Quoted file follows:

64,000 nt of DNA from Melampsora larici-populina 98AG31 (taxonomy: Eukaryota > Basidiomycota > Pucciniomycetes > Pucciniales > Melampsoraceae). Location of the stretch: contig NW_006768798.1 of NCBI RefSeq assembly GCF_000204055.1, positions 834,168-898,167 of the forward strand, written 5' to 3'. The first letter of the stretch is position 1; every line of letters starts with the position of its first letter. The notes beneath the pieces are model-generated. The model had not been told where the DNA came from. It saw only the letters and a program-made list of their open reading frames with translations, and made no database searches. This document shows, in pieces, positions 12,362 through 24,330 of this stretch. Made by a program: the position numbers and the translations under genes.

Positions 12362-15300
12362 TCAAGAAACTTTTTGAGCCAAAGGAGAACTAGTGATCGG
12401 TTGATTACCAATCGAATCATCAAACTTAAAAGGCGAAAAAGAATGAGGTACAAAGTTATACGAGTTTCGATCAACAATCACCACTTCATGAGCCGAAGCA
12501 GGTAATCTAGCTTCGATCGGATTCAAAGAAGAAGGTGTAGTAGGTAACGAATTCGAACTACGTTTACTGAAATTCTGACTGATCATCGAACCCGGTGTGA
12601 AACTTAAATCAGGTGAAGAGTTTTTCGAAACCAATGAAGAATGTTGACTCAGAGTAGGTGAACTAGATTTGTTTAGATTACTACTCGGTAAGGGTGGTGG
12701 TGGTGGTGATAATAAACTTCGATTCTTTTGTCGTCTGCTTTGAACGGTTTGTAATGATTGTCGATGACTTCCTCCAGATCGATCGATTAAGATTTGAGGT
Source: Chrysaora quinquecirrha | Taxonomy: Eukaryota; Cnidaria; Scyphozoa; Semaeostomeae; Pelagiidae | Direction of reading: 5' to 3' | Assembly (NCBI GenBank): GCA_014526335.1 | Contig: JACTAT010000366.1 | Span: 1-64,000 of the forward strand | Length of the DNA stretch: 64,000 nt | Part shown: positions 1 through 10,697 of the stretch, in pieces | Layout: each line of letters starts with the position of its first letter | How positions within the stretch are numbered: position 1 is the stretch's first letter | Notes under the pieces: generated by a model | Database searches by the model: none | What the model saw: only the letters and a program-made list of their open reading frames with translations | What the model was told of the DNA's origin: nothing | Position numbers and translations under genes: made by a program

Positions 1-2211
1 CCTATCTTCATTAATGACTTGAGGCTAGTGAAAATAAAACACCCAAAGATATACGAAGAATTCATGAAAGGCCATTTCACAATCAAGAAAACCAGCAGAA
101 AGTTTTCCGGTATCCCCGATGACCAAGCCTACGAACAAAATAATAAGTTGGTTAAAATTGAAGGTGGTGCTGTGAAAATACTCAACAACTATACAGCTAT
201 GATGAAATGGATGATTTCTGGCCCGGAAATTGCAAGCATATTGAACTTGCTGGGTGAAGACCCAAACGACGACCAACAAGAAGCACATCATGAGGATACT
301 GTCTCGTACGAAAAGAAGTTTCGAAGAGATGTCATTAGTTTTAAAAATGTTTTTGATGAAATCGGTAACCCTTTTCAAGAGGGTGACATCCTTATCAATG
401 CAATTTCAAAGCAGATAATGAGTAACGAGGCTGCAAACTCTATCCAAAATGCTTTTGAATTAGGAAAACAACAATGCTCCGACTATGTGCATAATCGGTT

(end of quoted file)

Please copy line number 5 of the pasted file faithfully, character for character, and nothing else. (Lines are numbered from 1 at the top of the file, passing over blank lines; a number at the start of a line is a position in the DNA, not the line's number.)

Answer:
12501 GGTAATCTAGCTTCGATCGGATTCAAAGAAGAAGGTGTAGTAGGTAACGAATTCGAACTACGTTTACTGAAATTCTGACTGATCATCGAACCCGGTGTGA